# Tutorial by Examples: covariance

## Array covariance

string[] strings = new[] {&quot;foo&quot;, &quot;bar&quot;}; object[] objects = strings; // implicit conversion from string[] to object[] This conversion is not type-safe. The following code will raise a runtime exception: string[] strings = new[] {&quot;Foo&quot;}; object[] objects = strings;...

## Covariance

The + symbol marks a type parameter as covariant - here we say that &quot;Producer is covariant on A&quot;: trait Producer[+A] { def produce: A } A covariant type parameter can be thought of as an &quot;output&quot; type. Marking A as covariant asserts that Producer[X] &lt;: Producer[Y] prov...

## Covariance of a collection

Because collections are typically covariant in their element type*, a collection of a subtype may be passed where a super type is expected: trait Animal { def name: String } case class Dog(name: String) extends Animal object Animal { def printAnimalNames(animals: Seq[Animal]) = { anima...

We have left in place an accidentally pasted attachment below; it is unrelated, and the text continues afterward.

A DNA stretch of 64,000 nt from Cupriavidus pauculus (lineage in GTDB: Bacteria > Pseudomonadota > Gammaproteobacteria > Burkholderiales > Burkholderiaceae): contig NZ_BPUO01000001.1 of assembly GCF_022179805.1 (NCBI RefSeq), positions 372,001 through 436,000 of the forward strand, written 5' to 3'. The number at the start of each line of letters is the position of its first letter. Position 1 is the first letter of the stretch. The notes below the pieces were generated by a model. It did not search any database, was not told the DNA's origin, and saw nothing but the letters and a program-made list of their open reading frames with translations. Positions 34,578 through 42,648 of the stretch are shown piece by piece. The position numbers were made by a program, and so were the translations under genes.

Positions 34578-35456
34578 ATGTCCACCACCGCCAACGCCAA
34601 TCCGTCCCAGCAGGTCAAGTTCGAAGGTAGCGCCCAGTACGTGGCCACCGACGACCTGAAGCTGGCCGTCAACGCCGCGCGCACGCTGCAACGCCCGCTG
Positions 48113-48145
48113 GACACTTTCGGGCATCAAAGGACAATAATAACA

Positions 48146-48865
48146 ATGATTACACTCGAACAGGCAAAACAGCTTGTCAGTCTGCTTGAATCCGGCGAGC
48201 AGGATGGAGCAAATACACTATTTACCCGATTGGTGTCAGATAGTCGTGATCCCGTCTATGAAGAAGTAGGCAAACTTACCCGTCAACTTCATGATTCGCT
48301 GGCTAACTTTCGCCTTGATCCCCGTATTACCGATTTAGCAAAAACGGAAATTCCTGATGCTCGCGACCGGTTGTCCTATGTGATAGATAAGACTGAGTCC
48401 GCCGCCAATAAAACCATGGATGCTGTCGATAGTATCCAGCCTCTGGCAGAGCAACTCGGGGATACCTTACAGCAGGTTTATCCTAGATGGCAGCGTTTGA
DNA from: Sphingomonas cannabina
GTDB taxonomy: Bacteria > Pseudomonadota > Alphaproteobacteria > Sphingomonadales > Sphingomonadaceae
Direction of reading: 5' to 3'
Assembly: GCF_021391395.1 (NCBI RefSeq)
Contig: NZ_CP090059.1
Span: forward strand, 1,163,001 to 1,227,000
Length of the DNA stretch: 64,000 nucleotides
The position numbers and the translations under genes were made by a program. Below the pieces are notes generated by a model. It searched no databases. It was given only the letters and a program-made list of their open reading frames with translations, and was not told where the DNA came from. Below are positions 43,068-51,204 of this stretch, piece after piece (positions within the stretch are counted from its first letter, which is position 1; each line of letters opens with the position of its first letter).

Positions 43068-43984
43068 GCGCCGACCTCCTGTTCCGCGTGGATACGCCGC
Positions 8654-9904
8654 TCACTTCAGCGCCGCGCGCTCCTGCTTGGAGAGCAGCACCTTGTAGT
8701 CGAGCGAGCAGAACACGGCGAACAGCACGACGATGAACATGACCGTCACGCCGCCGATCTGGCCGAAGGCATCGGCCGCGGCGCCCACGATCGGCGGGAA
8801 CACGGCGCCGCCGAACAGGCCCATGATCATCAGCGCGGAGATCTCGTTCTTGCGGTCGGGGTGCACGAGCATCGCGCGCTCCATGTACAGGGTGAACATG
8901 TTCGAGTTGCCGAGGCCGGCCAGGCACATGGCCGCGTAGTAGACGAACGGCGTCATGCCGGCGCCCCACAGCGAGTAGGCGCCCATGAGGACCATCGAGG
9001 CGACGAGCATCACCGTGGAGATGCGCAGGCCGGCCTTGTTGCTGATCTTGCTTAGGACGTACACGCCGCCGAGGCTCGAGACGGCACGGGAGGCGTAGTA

## Array Covariance

Object arrays are covariant, which means that just as Integer is a subclass of Number, Integer[] is a subclass of Number[]. This may seem intuitive, but can result in surprising behavior: Integer[] integerArray = {1, 2, 3}; Number[] numberArray = integerArray; // valid Number firstElement = numb...

## Covariance on an invariant trait

There is also a way to have a single method accept a covariant argument, instead of having the whole trait covariant. This may be necessary because you would like to use T in a contravariant position, but still have it covariant. trait LocalVariance[T]{ /// ??? throws a NotImplementedError de...

## Covariance

When is an IEnumerable&lt;T&gt; a subtype of a different IEnumerable&lt;T1&gt;? When T is a subtype of T1. IEnumerable is covariant in its T parameter, which means that IEnumerable's subtype relationship goes in the same direction as T's. class Animal { /* ... */ } class Dog : Animal { /* ... */ }...

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